Lionsgate Academy is a public charter school, open to all students—but is designed to meet the unique needs of students living with Asperger’s syndrome and those on the autism spectrum during grades 7 through 12. Lionsgate offers core academic classes, with additional training services such as social skills, occupational therapy, speech-language skills, and transition skills.
The school was started by two women— Bernadette Groh R.N., M.S., P.H.N., and Tamara Phillips M.A., who were intrigued with idea that public schools could do a better job of educating teenage children living with autism.
They convened a meeting of experts and interested parties in late 2006. At that meeting, Steven Waisbren M.D., Ph.D., a father of a teen with autism and a surgeon in the community, was appointed chairman of the newly-formed board of directors. “He recruited relentlessly,” Ron Berger, Lionsgate’s Director of Finance and Operations told us. “One of the reasons the school got started is because you can’t say no to Steven Waisbren!”
Lionsgate Academy began to hire staff and recruit families, but faced a number of challenges. Families couldn’t commit until they knew the location of the school. Bus companies couldn’t commit until they know the school’s hours and where students were located. And the administration couldn’t determine staffing needs until they understood the needs of the students. Despite the challenges, Lionsgate was able to open its doors for the 2008-2009 school year with 70 students.
“This was groundbreaking work in 2008,” Ron told us. “There were other schools doing autism work, but none of them, that we were aware of, had a general curriculum as the leading piece of their program. Their focus wasn’t on academic success. Ours was.”
Since 2008, Lionsgate has grown quickly, yet sustainably—from 70 students the first year, to around 160 today, thanks in part to the leadership of Dr. Diane Halpin, Lionsgate’s executive director since 2012. Diane brought a wealth of experience to the school—having worked in the greater Washington D.C. area, Hawaii, and the Twin Cities. She spent time as a research associate at the Institute on Community Integration where she has conducted research for the National Center on Educational Outcomes, the North Central Regional Resource Center, and the National Inclusion Project. Her work has included teaching at the high school, undergraduate, and graduate levels and she has served as a manager/director of programs in the defense industry, job training centers, and autism treatment centers.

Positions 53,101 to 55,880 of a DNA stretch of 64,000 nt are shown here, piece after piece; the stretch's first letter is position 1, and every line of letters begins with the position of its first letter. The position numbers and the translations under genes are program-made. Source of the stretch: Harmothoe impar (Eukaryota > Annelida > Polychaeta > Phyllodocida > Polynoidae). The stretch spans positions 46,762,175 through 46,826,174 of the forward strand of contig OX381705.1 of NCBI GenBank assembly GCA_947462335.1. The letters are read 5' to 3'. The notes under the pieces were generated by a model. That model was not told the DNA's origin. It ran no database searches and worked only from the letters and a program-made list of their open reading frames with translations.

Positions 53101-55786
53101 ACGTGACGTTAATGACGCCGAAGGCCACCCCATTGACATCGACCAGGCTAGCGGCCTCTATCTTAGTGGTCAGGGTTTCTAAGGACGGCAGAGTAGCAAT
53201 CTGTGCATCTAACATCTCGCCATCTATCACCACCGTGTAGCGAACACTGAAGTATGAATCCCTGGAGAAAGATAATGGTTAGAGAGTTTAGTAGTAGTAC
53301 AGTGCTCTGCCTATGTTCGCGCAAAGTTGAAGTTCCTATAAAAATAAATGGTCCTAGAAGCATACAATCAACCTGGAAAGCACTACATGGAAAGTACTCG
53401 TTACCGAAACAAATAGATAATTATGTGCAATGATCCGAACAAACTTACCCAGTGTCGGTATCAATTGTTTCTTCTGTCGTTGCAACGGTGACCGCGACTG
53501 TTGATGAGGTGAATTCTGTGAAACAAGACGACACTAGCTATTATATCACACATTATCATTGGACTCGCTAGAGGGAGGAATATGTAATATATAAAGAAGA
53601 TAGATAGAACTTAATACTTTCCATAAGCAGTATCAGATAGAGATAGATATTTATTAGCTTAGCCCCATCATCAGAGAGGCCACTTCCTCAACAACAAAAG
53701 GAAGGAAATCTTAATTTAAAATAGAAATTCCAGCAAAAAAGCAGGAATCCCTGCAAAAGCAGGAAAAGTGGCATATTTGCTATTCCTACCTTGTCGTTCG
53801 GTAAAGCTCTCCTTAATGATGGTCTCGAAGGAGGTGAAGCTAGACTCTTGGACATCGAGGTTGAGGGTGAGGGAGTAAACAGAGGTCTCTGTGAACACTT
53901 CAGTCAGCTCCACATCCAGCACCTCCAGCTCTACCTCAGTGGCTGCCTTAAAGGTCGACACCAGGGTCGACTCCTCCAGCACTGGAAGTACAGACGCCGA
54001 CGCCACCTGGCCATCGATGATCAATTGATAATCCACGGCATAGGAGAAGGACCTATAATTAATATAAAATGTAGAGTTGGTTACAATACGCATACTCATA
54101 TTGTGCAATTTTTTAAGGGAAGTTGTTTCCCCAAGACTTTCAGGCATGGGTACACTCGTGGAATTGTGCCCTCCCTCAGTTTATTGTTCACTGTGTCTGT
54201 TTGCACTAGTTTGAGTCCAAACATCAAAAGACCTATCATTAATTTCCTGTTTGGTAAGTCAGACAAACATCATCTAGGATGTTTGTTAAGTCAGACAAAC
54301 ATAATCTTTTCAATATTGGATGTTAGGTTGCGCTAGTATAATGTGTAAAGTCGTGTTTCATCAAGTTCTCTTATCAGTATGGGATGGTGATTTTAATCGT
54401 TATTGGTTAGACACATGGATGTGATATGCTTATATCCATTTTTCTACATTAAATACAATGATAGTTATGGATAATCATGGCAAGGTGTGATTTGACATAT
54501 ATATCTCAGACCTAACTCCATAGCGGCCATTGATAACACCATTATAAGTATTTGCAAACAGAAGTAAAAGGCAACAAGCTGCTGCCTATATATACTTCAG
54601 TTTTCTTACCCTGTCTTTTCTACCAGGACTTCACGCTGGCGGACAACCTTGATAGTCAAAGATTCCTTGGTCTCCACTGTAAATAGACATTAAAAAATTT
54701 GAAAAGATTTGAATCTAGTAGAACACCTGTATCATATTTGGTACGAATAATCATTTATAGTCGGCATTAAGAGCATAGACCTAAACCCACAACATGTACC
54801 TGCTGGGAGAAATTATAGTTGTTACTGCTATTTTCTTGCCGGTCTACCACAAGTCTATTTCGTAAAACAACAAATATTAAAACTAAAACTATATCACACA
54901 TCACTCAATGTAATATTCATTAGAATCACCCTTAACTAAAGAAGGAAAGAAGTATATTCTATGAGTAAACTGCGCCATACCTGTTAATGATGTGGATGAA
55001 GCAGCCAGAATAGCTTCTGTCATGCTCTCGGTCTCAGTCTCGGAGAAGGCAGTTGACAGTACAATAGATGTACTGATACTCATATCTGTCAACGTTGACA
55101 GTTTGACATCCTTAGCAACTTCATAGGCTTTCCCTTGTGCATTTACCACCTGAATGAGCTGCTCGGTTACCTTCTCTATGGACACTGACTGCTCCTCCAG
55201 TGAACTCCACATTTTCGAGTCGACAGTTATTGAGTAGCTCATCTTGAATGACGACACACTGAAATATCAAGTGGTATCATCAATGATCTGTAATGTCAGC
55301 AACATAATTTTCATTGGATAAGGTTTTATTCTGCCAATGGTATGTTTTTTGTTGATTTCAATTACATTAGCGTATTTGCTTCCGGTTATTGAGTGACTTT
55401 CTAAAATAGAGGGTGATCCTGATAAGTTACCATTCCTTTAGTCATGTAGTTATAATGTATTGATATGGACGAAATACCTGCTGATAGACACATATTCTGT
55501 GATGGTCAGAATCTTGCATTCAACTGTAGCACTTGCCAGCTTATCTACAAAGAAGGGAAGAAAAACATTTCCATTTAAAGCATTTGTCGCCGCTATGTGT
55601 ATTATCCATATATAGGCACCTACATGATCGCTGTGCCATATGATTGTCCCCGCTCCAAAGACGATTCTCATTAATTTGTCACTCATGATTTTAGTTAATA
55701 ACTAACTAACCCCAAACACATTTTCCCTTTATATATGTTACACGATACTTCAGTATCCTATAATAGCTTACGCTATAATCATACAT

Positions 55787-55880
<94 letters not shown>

But the year Diane joined Lionsgate was also the year that the state funding landscape had shifted; holdbacks were being implemented, which meant their cash flow would be affected by a delay in reimbursement from the State of Minnesota—where much of their funding comes from.
Ron and Diane had known about Propel Nonprofits (formerly Nonprofits Assistance Fund), and knew that they could find support to supplement their existing funding from Venture Bank, and to help even out cash flow to weather the storm.
“[Propel Nonprofits] came out, they looked at our mission, at the staff in place, and how we were running things,” Diane told us. “They had faith in us, and gave us a [line of credit] so we could make payroll when the state was making its accounting shifts. Without them, the growth rate for our school would’ve been much slower. We just wouldn’t have been able to sustain it.”
“I like to think we’re one of the only organizations that really understands what Ron has on his plate,” said Phil Hatlie, Lionsgate’s Loan Officer with Propel Nonprofits. “If nothing else, we can be a sounding board to help him better do his job. We like to take the pressure off so they can go do what they do best—working on their curriculum and continuing to run their successful school.”
Over the last two years, Lionsgate has expanded to a second site, remote from the main campus, and has developed a transition program for 18-21 year-olds. Their success means that their line of credit with Propel Nonprofits may not be necessary in the future—“but that doesn’t mean we’ll stop having a relationship with them,” Ron said.
“The nonprofit community in the Twin Cities would not be as robust and sound as it is without the people at Propel Nonprofits,” he continued. “And it’s not just the money—it’s the people. A lot of times people who do this mid-layer lending at banks are very institutional. They understand the money, but not the mission like Propel Nonprofits does. Whether we are borrowing from them or not, the team at Propel Nonprofits are people that I can just call to discuss issues—and that’s invaluable. They’re a special resource, and we’re fortunate to have them in our community.”